I was baffled. Michael Jackson, DEAD? No way. But then I jumped online and it was everywhere, within seconds. The amount of information pumping into the web was astronomical. I was by myself when I heard the news and I had to tell someone – this was monumental. My husband was at softball so I texted him. I called my mom, both at home and on the cell phone she never turns on with no luck. I even called my dad, who is just getting into the pop culture scene and has a recent fascination with Susan Boyle, but couldn’t reach him. I finally tried my brother, who is out in Oregon working as an extreme sports camp leader. There was no way I would get him on the phone, but I had to talk to someone and since he is separated from society, he likes to know what he is missing. The last person I expected to talk to, I reached. 

So we shared the moment of MJ’s death 3,000 miles away from one another. I told him everything that happened on the news. How it almost felt like a 9/11, with breaking news alerts and non-stop coverage; and it had only been about 15 minutes or so since the news broke. I told him how the news anchor couldn’t hold herself together; how she fumbled words to the next story and had to apologize to the audience. She even went so far as to say,”I’m not reading that.” It was so bizarre. Since  there wasn’t much communication out in the Oregon wilderness, my brother became the conduit of the Michael Jackson death news. 

I finally spoke to my parents. My mom was at Sam’s Club – she said random people were stopping each other, talking about what happened. We talked about how weird he became and what a sad life he had and about his amazing dance moves and music and how crazy it was that all these celebrities were dying (Farrah Fawcett died earlier that day and Ed McMahon earlier in the week).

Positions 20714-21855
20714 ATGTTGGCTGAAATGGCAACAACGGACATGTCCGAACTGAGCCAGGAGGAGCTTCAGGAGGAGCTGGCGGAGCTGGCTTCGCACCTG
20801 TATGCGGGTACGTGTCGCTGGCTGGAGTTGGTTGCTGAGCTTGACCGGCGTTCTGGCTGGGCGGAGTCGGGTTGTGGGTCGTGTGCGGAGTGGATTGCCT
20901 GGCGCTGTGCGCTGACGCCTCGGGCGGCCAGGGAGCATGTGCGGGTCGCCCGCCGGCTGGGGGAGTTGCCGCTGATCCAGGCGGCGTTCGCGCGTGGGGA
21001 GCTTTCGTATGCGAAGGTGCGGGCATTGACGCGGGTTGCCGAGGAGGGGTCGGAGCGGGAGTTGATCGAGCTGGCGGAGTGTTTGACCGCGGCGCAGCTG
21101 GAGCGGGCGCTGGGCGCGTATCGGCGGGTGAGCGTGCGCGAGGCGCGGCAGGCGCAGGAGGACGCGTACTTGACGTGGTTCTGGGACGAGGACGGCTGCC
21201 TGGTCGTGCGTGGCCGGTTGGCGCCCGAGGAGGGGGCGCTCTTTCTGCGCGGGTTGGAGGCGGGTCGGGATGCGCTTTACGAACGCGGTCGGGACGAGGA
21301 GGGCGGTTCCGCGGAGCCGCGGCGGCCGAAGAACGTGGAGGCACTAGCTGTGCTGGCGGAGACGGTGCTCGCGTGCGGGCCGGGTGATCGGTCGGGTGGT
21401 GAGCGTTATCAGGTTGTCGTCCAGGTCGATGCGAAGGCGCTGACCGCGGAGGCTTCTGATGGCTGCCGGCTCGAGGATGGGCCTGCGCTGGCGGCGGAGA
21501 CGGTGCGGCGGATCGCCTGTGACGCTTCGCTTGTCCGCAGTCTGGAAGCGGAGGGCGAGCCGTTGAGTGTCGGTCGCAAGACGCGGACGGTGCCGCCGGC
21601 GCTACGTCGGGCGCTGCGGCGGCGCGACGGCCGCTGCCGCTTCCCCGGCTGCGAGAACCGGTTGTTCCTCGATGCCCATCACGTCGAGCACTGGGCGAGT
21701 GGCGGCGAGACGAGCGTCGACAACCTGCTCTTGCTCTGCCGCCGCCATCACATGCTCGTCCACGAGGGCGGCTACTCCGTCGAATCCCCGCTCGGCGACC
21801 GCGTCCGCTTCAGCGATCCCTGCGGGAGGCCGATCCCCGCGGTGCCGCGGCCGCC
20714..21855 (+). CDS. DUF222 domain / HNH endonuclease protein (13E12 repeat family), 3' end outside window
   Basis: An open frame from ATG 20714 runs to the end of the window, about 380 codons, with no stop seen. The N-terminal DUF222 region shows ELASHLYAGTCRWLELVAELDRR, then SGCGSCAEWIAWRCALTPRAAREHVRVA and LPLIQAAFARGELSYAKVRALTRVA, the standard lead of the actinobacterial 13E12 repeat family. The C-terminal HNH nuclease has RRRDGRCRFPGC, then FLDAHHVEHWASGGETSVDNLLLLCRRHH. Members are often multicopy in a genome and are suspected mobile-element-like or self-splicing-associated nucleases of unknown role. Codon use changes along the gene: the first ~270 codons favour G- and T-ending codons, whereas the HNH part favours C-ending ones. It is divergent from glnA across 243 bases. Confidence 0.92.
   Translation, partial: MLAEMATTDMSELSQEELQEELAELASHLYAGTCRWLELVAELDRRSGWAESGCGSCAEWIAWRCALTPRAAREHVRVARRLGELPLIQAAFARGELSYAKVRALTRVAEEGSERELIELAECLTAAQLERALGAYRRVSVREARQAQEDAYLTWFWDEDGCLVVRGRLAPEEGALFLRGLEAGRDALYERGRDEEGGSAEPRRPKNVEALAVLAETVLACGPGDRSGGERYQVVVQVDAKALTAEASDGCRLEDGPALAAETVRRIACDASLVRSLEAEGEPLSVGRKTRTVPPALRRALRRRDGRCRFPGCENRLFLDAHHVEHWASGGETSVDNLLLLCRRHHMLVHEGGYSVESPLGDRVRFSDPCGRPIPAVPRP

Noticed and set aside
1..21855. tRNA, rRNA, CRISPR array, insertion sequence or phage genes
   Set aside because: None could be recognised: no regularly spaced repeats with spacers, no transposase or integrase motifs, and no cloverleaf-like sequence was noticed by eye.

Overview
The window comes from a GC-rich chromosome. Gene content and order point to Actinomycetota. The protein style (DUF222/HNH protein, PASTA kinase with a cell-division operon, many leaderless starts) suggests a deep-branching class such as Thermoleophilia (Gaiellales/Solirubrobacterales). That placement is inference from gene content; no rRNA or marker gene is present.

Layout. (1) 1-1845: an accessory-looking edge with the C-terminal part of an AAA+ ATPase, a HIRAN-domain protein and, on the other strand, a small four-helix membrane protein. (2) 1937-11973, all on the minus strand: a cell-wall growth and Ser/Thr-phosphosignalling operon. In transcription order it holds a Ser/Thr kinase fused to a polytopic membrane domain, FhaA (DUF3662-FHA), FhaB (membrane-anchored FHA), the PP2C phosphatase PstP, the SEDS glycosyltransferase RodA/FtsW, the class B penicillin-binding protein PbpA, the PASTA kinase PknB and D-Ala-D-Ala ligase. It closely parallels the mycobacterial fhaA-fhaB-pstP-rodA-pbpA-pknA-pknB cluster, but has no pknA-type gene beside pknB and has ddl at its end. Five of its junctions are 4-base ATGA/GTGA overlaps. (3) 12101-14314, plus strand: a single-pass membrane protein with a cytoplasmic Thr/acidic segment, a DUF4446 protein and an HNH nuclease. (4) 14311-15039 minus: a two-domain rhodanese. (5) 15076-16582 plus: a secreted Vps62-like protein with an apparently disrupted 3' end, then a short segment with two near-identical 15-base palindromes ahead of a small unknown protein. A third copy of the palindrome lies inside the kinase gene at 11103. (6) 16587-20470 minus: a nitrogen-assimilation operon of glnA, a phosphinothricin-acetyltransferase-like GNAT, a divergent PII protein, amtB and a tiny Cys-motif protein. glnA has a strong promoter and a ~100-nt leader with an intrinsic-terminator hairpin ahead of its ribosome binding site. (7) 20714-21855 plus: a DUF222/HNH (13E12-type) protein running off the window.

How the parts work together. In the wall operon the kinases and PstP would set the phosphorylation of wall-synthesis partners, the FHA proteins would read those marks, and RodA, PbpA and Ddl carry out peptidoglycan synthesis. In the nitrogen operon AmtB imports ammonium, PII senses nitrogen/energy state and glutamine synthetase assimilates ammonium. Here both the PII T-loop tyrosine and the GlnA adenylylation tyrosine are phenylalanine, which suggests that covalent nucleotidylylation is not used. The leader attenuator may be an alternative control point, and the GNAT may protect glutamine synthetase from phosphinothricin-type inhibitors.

Throughout the night, I watched endless coverage of MJ. I couldn’t take my eyes off of it. Granted, I am a news junkie, but this was something different. I must have stayed up until 1:30 a.m. (remember, I am unemployed).

I jumped on Facebook and every post was about Michael Jackson. People said they found out about his death through Facebook. How crazy is that? That is the world we live in now; where you hop online and immediately find out who died, what major world event happened or that your best friend had a baby or got engaged! It’s great, but also kind of sad. 

I got pissed off when people started making those little boy jokes about MJ and some people went so far as to say that he deserved to die because he was a child molester. Hey, I think all child molesters should burn in hell, but I felt people were missing the bigger picture here. 

Was I a super Michael Jackson fan? No. Am I jumping on the Jackson bandwagon because he died? No. He was just this iconic figure I grew up with. My mom and I listened to his tapes in the car and I danced around my bedroom to his albums on my very first stereo. In amazement, I watched him moonwalk across the stage with a glittery white glove. I learned how to play “We Are the World” on the piano. I was glued to the TV screen when “Black or White” debuted during primetime on every major network television station. 

When I think of Michael Jackson, I don’t think of this crazy, whack job who touched little boys and went from being a black guy to a white guy. I see an amazing musical icon who lived a seriously damaged life. Did he look weird? Sure. Did he have issues? Um, you bet. But you know, I wasn’t there, I don’t know the details and frankly, I don’t care. What I do know is how his music makes feel. To this day, it makes me want to dance and have fun and just feel really good. And it changed the world. And that is how I will remember the King of Pop.